Startup Wickr Hints at Vision for Blockchain in Private Messaging

The company behind Wickr, the privacy-oriented instant message app, has been awarded a patent that proposes using blockchain to maintain chat records.

AccessTimeIconNov 1, 2017 at 6:30 a.m. UTC
Updated Sep 13, 2021 at 7:06 a.m. UTC
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The company behind Wickr, the privacy-oriented instant message app, has been awarded a patent that proposes using blockchain to maintain chat records.

, published on Oct. 31 by the U.S. Patent and Trademark Office, enables users to pick up where they left off in their encrypted conversations if the communication chain gets broken. Wickr's patent describes how a user can create chat rooms and set rules for them, such as when to auto-delete messages. These rules are stored on participant devices, but the documentation notes that they could also be stored on a blockchain.

As the patent document describes:

"The secure room information and transaction information may be stored in a block chain format, such that each participant of the secure chat room documents all commands and communications. In this regard, the secure chat room is managed in a distributed manner by all the participants of the room, and not centrally on a server."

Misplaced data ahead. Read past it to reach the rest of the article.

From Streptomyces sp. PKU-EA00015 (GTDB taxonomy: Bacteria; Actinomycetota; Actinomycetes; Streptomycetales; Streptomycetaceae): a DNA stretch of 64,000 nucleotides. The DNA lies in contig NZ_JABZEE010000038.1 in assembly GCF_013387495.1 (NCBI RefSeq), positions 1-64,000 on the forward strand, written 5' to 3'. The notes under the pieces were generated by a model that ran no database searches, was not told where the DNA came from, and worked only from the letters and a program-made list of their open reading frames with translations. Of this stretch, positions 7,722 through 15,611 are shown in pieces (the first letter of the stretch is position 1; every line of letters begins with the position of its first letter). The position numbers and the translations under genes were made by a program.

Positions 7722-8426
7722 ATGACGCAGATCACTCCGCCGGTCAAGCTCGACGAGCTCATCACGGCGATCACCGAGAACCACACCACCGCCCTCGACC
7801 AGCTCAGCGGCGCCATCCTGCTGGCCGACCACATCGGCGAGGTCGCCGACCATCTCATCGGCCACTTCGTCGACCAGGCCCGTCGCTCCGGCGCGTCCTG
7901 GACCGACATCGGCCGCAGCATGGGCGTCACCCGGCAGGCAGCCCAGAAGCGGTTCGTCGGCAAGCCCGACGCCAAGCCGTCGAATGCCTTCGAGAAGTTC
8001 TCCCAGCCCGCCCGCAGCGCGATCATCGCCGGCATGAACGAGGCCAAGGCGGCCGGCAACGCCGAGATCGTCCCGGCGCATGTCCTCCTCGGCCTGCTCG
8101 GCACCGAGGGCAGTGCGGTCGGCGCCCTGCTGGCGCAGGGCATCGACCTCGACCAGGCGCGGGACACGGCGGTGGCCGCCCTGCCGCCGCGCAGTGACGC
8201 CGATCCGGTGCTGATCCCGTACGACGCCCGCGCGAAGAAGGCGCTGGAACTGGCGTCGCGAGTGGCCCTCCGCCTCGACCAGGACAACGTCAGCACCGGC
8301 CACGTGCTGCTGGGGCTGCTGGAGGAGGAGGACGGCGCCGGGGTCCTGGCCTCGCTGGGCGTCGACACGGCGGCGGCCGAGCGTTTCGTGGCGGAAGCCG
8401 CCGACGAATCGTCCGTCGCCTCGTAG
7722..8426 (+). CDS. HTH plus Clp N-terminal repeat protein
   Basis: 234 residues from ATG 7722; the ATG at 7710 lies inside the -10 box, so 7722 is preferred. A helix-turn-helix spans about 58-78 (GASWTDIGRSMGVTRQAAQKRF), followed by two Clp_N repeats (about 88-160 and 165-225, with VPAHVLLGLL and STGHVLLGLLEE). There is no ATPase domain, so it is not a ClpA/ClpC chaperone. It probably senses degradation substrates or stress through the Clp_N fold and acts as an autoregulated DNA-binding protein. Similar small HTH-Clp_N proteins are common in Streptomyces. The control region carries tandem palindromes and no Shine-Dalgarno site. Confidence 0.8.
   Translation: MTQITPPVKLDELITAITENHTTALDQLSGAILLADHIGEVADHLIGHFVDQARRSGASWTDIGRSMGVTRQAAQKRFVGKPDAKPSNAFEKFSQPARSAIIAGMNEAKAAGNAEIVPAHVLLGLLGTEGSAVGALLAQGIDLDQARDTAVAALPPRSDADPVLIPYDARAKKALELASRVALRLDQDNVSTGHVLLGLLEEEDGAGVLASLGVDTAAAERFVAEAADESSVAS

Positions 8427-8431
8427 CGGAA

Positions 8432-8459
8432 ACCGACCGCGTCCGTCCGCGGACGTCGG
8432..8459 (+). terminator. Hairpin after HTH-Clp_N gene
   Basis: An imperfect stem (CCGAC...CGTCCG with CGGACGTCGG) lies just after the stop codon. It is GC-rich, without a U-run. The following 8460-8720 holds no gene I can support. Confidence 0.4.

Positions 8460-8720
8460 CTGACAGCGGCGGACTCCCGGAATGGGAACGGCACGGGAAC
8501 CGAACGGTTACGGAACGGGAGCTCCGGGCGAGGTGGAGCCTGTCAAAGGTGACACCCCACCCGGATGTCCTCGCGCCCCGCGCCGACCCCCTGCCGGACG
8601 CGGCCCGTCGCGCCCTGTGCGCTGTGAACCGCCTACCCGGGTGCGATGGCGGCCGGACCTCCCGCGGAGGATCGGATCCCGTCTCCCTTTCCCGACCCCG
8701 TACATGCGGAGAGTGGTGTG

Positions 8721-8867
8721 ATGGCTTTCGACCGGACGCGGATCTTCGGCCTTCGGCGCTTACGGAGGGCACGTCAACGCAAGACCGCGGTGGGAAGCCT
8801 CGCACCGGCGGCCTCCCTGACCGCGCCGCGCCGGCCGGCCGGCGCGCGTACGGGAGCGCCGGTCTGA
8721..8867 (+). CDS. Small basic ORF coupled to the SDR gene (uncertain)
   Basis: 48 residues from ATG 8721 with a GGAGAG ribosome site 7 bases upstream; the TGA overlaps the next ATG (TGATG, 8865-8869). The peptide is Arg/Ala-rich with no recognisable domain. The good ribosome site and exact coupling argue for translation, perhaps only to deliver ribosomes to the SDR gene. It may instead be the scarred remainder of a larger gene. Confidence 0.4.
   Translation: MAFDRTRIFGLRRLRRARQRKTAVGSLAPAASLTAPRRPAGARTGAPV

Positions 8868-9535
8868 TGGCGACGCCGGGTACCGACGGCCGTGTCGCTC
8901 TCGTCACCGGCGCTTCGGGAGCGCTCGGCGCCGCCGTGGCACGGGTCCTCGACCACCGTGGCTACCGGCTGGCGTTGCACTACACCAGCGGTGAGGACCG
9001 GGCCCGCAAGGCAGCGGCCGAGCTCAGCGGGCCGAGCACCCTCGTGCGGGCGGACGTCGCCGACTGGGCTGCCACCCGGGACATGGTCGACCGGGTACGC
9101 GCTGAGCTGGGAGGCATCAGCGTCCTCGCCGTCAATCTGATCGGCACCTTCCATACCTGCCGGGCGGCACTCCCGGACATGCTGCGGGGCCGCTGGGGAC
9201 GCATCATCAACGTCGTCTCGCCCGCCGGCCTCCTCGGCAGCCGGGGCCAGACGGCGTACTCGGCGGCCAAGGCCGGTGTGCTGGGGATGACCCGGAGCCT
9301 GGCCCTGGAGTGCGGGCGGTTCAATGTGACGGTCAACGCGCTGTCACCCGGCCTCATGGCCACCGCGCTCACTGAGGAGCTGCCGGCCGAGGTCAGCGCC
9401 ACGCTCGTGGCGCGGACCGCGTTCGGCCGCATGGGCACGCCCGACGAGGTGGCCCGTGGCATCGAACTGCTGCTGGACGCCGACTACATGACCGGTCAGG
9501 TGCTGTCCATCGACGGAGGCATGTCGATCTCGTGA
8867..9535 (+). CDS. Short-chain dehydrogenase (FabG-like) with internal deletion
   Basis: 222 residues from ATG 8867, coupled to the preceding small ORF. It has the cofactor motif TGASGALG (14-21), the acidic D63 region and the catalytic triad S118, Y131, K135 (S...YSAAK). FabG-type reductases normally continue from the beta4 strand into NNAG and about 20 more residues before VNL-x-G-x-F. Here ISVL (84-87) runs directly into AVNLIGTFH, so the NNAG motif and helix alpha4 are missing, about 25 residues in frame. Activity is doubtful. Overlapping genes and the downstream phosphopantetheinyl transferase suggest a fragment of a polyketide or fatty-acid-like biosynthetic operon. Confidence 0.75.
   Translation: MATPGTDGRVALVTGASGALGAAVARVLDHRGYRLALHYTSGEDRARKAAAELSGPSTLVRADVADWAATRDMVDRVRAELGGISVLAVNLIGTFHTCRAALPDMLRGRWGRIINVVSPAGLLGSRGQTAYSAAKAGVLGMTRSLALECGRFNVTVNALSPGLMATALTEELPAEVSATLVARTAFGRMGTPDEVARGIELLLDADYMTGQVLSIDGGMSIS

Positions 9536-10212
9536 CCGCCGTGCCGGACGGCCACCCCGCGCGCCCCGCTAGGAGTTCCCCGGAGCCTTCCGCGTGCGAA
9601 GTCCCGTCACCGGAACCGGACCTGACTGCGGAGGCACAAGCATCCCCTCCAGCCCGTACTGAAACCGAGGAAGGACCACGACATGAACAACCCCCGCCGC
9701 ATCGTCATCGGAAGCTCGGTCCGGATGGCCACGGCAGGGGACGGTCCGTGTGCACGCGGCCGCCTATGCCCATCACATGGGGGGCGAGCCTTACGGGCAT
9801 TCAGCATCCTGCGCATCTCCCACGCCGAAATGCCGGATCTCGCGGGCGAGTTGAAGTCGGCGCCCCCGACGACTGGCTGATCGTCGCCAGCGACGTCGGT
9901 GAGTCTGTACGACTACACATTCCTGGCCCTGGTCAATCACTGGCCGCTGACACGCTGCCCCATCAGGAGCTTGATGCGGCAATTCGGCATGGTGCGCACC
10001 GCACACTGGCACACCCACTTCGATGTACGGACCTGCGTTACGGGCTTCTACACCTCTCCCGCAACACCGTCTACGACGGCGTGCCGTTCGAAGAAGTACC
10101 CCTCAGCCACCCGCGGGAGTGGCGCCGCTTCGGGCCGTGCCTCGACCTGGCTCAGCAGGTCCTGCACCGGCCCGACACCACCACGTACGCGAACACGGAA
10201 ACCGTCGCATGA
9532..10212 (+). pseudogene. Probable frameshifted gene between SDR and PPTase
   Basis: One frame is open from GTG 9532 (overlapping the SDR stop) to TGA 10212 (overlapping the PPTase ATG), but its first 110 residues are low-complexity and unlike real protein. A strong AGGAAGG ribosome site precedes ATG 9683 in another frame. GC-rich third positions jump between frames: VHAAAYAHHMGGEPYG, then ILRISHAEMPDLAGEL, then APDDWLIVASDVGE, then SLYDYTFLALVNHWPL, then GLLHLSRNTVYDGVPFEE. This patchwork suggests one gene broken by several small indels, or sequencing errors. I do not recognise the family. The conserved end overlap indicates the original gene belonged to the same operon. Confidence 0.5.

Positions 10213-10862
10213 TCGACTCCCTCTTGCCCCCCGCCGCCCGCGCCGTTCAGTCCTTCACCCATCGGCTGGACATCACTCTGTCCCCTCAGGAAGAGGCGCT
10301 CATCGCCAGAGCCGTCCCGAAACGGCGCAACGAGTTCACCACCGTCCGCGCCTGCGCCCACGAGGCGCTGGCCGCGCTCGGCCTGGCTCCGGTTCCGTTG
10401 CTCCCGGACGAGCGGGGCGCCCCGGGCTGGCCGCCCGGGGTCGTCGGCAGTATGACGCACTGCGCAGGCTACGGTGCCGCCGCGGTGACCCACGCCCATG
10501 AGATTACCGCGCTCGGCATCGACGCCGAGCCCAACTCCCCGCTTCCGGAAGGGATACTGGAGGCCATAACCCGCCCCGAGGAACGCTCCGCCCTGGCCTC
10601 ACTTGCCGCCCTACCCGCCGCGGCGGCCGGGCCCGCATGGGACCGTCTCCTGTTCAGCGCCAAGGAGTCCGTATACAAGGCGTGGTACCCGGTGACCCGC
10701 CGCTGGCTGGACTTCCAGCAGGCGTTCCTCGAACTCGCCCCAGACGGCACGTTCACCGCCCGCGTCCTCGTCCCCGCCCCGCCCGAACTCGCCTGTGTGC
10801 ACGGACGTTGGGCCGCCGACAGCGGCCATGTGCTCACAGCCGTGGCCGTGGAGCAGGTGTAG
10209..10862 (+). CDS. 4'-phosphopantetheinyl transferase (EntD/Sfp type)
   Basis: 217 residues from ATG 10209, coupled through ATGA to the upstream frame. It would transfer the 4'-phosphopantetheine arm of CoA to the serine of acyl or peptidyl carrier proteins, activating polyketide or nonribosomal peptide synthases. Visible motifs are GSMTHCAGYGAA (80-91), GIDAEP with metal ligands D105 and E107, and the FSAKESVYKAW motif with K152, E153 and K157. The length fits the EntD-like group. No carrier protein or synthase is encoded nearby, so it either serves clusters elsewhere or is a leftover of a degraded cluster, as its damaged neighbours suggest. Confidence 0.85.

In conversation with CoinDesk, Wickr CT Christopher Howell said that the company prioritizes ways for a user to self-verify that they are talking to the right person.

"Everything we do is managed at the peer level," Howell explained. "The server doesn't have anything to do with it."

Wickr is not yet using a blockchain in its existing applications, nor does it have a definite plan to do so.

"We do see some potential there," Howell said, but he conceded that the firm has not yet actively considered how it would implement a blockchain.

"The patent was more about how we control our peer-to-peer group messaging protocol," he said.

Founded in 2011, the company has raised roughly $73 million in venture funding, according to Crunchbase.

Keyboard image via Shutterstock.

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